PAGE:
Beating urban poverty with geospatial data

Informal settlements can demonstrate cities growing faster than urban administrators can plan for; our geospatial solutions can help develop the necessary infrastructure.

1 minute read
While Africa is one of the least urbanised continents in the world today, by 2050, its cities will be home to an additional 950 million people.

Driven by rapid urbanisation and the fastest population growth in the world, in some African cities, the majority of residents live in informal settlements. This means that municipal governments face unique challenges, such as sanitation issues, unsafe housing, and a lack of social mobility, but also opportunities to upgrade neglected parts of their city using data-driven insights.

What is an informal settlement?

Slums, favelas and shanty towns are all names for unplanned urban housing, also referred to as informal settlements. Residents in informal settlements usually do not own the land their property is built on. The housing in informal settlements is built without centralised urban planning, and may not comply with planning and building laws and regulations. Informal settlements may form a ring around the outside of existing cities, or they might be limited to specific districts of a city.

Smiling people
Geospatial data helps communities access critical services.

Informal settlements are a sign that cities are growing faster than urban administrators can plan for, meaning they often lack basic infrastructure. This lack of service provision perpetuates the cycle of poverty, which is why cities should consider integrating informal settlements quickly when they do arise, as retrofitting infrastructure is significantly more expensive than installing it concurrently with housing construction.

Due to the speed with which informal settlements can form, they are often unmapped urban spaces. Mapping these spaces, and collecting data on them, can act as a powerful catalyst for positive change, as many of the functions of mapping can unlock economic activity downstream, and provide the foundations for progress against the UN’s Sustainable Development Goals (SDGs).

Authoritative digital base maps are the basis of effective land administration, including agreed property boundaries, which provide a shared ground-truth for establishing ownership and resolving land disputes. These land rights make it easier for residents to secure employment, loans and other financial services.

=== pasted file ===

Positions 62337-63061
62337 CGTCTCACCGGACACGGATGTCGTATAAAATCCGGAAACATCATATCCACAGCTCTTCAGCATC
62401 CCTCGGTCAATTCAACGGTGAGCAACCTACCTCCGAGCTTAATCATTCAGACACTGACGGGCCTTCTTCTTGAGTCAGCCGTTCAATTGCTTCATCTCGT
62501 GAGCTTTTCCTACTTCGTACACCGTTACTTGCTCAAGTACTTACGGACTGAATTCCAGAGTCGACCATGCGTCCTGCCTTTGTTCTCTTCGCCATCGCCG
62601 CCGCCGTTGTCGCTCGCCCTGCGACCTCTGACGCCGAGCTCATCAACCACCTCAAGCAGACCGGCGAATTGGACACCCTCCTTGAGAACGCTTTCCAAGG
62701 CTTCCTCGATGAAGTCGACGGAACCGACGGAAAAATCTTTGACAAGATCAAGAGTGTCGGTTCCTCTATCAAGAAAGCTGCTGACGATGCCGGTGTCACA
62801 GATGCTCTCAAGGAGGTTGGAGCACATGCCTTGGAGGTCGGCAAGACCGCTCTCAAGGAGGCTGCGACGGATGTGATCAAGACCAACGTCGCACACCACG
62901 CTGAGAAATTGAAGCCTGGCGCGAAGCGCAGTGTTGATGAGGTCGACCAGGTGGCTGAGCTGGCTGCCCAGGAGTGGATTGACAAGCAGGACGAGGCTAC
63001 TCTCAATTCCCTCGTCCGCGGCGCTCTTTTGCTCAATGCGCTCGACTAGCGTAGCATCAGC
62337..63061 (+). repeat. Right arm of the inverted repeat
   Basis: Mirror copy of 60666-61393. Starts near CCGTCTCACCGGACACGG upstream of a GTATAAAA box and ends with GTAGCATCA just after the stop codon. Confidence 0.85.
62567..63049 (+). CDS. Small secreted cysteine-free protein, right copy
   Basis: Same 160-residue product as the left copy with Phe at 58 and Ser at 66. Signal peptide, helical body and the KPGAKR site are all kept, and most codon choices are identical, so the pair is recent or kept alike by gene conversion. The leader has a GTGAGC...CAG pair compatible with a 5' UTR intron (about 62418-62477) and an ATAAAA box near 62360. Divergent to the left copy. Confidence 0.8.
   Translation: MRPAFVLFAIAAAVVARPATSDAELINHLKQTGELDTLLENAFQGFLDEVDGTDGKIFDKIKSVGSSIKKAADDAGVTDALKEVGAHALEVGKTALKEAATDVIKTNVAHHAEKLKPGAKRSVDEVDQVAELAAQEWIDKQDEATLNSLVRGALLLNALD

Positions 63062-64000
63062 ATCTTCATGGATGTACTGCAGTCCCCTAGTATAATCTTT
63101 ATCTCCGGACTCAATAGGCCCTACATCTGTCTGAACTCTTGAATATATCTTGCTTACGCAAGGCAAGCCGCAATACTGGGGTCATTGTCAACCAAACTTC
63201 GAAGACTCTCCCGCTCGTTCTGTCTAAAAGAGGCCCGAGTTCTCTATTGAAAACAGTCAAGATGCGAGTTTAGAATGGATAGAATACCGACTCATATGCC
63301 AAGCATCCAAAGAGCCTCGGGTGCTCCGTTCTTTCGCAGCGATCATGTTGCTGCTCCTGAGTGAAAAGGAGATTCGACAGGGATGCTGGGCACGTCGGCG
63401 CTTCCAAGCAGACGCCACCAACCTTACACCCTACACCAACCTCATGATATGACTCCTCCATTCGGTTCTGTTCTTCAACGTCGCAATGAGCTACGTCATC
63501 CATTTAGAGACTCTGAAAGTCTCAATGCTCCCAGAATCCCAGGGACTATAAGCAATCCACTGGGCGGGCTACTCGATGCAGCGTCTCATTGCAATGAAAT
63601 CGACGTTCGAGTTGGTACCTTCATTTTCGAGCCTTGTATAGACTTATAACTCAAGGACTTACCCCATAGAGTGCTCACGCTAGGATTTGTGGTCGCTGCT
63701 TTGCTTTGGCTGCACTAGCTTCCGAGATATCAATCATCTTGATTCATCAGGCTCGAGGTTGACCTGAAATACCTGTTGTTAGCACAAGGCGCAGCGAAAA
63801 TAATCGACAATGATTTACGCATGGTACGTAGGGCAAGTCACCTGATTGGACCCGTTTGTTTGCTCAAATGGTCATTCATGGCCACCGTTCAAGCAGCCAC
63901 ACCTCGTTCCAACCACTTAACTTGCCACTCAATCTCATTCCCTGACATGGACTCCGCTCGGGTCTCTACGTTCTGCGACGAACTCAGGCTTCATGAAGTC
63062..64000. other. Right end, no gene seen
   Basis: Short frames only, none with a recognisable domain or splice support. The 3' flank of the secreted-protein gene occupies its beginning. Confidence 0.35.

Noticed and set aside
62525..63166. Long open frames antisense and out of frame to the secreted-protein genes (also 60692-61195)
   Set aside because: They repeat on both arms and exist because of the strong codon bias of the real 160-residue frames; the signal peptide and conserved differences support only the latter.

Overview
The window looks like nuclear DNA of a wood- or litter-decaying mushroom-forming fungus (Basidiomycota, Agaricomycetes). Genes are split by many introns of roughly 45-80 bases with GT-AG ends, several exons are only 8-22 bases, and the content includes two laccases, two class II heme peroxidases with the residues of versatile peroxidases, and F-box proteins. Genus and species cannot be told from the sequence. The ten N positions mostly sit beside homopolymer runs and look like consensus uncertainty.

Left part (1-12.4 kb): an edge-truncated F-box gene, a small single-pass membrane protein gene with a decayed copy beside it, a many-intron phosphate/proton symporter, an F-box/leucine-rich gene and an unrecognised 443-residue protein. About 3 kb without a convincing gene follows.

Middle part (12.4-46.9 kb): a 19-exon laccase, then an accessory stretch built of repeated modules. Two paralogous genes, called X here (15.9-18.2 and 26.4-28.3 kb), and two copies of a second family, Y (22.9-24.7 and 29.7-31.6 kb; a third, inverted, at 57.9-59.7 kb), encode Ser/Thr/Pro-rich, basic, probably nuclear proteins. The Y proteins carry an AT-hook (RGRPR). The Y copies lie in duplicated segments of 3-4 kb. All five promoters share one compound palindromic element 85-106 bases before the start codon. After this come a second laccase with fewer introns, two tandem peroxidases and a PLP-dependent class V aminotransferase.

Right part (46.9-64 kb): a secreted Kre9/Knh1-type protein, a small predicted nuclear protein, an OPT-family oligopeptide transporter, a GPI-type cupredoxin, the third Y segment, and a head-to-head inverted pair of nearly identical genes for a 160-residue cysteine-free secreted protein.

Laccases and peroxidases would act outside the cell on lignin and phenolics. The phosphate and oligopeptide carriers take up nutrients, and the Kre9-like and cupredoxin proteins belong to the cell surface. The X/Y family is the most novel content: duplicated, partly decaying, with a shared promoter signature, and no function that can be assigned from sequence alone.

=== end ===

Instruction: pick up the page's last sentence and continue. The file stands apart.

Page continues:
The UN has said that it is almost impossible for individuals to be part of society without a legal identity, and that establishing such an identity often depends on having an official address. Without a permanent and official address, it is much more difficult to secure mortgages and loans, and there is even some evidence that official addresses improve education outcomes. When people have an address, they can more easily register to vote and register for healthcare.

Establishing a digital base map of informal settlements is vital for connecting those neighbourhoods with new infrastructure like roads, and basic utilities like clean water and power. Provision of such utilities plays an important part in sustainable development and is central to SDG6; clean water and sanitation for all. Geospatial data can also help municipal governments better manage infrastructure and services, to broaden access and increase efficiency. Geospatial insights have been proven to reduce the cost of service provision for urban residents while transforming their prospects and living conditions, leading to:

  • Reduced commute times by up to 65%1
  • 40% reduction of time taken to deliver public services2
  • Reduced operating costs in public transport by 10%3
  • 6x increased return on investment in utility asset management
Railway tracks and trains
Geospatial insights have greatly benefited in developing everyday services, such as public transport.

Ordnance Survey is uniquely placed to help municipal governments that are trying to tackle urban poverty and better integrate informal settlements. In Lusaka, Zambia’s capital city, we recently completed a project to build a new digital base map, with a focus on identifying informal settlements, using artificial intelligence and satellite imagery. Working with the International Growth Centre (IGC) and the Commonwealth Association of Architects (CAA), we built a digital map for Lusaka using aerial imagery provided by the Zambia Survey Department in the Ministry of Lands and Natural Resources. Automated base map generation is faster and more resource efficient than traditional mapping methods, saving Lusaka’s city government money and time.

Whether your city’s priority is tackling urban poverty, expanding your utility and transport networks to informal settlements, or improving efficiency in public services, Ordnance Survey can help you build your city’s geospatial data capabilities, giving your city an advantage.

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Headshot of Andy Wilson
By Andy Wilson

Region Director, Europe, Central Asia, Africa and the Americas, Ordnance Survey